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Blinding You With Science

Sunday, Feb. 05, 2006 12:01 AM

Michael D. Griifin, administrator of NASA, has released a statement calling for, "scientific openness," throughout the agency. He specifically addresses the subject of public affairs officers editing, "engineering or scientific material produced by NASA's technical staff."

This follows a charge by James E. Hansen, a leading climate expert, who charges that appointees of the Bush Administration threatened him about openly addressing emissions of greenhouse gases linked to global warming.

Other NASA scientists and employees have come forward to offer other instances where statements were delayed or altered to mesh with Bush Administration policies. A web page mentioning the Big Bang was corrected to state, "big bang theory."

The man responsible for editing Hansen's work, as well as the, "big bang memo," is George Deutsch, a 24-year-old wunderkind whose chief qualification was working as an intern for the 2004 Bush/Cheney campaign. He has a journalism degree, but apparently never mastered journalistic ethics.

Deutsch, you see, believes it's all about Creation. Wouldn't want the kiddies to go to NASA and get a one-sided view, right? That would, "... mean we had failed to properly educate the very people who rely on us for factual information the most."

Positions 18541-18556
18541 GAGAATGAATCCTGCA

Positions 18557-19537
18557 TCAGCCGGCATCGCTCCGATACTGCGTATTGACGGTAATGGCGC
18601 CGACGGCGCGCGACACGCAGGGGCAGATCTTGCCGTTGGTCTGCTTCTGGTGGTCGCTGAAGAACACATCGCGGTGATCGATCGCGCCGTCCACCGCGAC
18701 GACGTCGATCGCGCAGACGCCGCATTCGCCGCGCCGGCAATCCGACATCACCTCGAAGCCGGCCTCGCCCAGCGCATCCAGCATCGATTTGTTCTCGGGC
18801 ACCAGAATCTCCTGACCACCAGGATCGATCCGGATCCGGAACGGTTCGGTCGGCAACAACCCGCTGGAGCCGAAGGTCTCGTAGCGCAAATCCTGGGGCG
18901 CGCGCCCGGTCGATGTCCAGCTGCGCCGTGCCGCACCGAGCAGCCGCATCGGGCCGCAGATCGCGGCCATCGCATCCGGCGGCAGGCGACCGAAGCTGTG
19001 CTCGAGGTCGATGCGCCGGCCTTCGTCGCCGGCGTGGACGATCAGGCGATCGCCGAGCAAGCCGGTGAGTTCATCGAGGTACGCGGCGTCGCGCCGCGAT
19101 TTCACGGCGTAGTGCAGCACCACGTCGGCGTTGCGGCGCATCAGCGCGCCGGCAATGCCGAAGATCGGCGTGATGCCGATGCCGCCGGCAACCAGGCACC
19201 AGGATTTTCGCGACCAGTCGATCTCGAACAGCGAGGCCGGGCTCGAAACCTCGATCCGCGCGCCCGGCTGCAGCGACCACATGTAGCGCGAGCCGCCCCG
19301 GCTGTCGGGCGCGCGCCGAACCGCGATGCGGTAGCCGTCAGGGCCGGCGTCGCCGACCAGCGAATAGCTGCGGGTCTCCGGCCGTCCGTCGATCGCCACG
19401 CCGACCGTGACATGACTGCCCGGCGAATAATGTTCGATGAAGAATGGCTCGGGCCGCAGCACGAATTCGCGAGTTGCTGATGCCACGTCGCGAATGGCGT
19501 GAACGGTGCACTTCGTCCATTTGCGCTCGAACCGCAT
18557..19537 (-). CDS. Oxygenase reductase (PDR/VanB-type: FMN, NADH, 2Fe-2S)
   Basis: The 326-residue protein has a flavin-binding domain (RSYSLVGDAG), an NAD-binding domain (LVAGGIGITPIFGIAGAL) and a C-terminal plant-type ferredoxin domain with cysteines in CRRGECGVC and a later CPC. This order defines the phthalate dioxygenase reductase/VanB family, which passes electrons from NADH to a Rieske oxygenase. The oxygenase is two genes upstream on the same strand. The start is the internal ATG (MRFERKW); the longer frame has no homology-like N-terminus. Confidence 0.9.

If I'm asking questions of NASA, I expect to get scientifically accurate information, not pre-chewed cud carefully approved by the Ministry of Acceptable Doctrines.

Deutsch cites the Associated Press Stylebook and Libel Manual, which does, in fact, specify the use of, "big bang theory." It should be noted that the Stylebook is a guide to capitalization and usage in print, and that the entry goes on to explain the difference between the oscillating and steady-state views of the big bang theory. At no point is Creation or intelligent design mentioned.

This isn't the first time accusations of scientific flimflammery have been leveled against the Bush Administration. Less than a year ago, the Union of Concerned Scientists issued a statement accusing the Bush Administration of distorting findings and expert advice to avoid information that doesn't fit in the Bush Universe.

White House Science Advisor John Marburger answered the charges at the time with a statement sounding more like Tony Soprano than Carl Sagan, commenting that, "... we are not communicating with them as we should, and I'll have to deal with that."

The response to this year's charges comes from Donald Tighe over at the White House Office of Science & Technology Policy:

"Science is respected and protected and highly valued by the administration."

Except when it isn't.


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